This Week In Public Health: Opioids Are Big Business For These Small-Town Pharmacies
This week - In one small Kentucky town, 11 pharmacies serve 1,500 people. Among their best-selling products? Opioids. ... Many homeless got Medicaid coverage under Obamacare, now they're worried about getting care if it is repealed. ... And the psychiatrist who wrote the book on diagnosing mental illnesses says, don't diagnose Trump ... Read on ...
In Clay County, Ky., a wealth of new pharmacies are feeding people's demand for high-potency painkillers: Over one year, residents there filled prescriptions for nearly 3 million doses of the drugs. In a time where opioid abuse has reached epidemic proportions, the Medicaid expansion that gave more people access to these drugs to manage their pain is seen as both good and bad, reports Kaiser Health News' Phil Galewitz.
Some parents are choosing to have embryonic genetic testing done to ensure that diseases they carry will not be passed onto their children, but the testing comes with its own set of ethical, cost and practical questions. For WHYY's The Pulse, Irina Zhorov follows one family's quest to make sure they have healthy kids.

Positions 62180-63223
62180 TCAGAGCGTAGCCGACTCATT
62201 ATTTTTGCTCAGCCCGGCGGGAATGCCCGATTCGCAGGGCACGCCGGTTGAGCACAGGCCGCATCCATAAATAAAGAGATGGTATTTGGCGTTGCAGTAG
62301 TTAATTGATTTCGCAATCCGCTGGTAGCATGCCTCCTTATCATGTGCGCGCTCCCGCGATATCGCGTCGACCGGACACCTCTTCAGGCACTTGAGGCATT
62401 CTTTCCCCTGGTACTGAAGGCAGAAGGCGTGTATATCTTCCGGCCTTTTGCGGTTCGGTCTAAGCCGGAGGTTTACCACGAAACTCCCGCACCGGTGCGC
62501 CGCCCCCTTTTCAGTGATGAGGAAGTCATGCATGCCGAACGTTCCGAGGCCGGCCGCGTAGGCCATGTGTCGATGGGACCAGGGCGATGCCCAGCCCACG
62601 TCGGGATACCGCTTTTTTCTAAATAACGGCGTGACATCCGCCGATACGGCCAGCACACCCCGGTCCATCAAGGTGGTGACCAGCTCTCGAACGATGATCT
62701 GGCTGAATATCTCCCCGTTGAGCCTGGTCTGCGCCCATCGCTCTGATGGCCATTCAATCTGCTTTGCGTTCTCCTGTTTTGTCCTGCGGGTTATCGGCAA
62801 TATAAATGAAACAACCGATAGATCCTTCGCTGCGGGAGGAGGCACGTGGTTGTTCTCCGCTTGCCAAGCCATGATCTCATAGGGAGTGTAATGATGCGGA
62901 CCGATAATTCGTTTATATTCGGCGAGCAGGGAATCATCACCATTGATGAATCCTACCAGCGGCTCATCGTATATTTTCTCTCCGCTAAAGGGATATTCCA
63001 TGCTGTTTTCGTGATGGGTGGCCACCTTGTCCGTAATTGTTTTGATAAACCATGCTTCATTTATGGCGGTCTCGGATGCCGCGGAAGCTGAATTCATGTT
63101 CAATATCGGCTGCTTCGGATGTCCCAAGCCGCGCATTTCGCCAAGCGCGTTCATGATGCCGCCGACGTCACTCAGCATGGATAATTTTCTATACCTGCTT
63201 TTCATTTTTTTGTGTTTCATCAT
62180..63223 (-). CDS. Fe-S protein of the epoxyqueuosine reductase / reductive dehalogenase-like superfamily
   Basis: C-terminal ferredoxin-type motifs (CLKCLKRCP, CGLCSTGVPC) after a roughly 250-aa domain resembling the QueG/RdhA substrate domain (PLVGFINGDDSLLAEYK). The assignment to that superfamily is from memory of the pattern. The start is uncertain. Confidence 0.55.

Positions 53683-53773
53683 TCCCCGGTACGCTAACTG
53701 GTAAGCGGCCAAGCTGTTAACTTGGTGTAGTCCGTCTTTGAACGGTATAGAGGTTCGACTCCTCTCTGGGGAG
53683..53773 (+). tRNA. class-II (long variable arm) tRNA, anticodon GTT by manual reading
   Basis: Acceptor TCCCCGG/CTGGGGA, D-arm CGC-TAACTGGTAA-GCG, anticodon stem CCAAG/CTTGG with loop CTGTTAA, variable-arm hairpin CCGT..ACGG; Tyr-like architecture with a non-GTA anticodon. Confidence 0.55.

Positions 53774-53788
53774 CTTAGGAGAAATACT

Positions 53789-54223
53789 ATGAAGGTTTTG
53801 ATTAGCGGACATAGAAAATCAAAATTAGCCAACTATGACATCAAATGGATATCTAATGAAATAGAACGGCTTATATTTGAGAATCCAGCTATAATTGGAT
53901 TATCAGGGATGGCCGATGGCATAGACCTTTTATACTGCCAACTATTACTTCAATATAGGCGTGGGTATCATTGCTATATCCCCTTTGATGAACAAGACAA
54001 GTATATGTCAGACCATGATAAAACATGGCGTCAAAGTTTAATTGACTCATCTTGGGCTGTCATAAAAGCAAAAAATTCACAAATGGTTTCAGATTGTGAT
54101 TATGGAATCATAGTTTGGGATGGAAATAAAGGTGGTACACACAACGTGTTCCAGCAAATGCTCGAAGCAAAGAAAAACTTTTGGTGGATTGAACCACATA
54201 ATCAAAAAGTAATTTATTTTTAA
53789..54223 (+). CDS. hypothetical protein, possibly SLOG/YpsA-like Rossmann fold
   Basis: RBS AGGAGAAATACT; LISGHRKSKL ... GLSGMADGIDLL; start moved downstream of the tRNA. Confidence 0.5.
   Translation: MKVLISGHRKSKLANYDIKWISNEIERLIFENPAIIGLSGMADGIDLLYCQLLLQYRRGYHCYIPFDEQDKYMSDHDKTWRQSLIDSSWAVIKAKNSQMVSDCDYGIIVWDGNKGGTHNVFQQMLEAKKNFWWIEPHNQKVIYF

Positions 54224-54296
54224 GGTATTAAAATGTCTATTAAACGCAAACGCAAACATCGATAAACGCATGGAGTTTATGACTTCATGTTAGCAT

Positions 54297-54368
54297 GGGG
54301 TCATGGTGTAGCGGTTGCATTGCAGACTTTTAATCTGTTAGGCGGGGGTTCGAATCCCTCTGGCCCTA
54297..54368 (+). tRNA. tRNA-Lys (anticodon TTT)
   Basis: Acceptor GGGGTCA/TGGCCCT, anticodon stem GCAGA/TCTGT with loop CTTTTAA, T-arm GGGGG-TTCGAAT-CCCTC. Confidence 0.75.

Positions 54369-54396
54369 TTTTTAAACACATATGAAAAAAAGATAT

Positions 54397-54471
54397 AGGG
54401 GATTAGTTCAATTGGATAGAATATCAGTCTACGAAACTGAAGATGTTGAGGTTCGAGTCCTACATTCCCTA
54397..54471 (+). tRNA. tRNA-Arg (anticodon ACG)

Health Care for the Homeless President Kevin Lindamood says that before Obamacare, only 30 percent of the patients his clinics saw had health insurance -- now it's 90 percent, thanks in large part to the Medicaid expansion in 31 states and the District of Columbia. But some are worried that repeal of the Affordable Care Act could mean a return to the uninsured ranks for much of the homeless in the U.S., reports Pam Fessler for NPR.
In Indiana this week:
The bill would limit the prescriptions amount to seven days for first-time adult patients and children, but some say that's too strict.
We're living longer lives, but there's a shortage of doctors who help us die.
Diagnosing President Trump from afar with narcissistic personality disorder is detrimental and stigmatizing to those who actually have mental illnesses, says one prominent psychiatrist.
Lung cancer screening is cost-free for many former smokers, but most still don't get tested.
In California, a lawmaker is trying to change laws that he says are outdated that criminalize the transmission of HIV.
What role does "implicit bias" play in screening people for diseases like diabetes?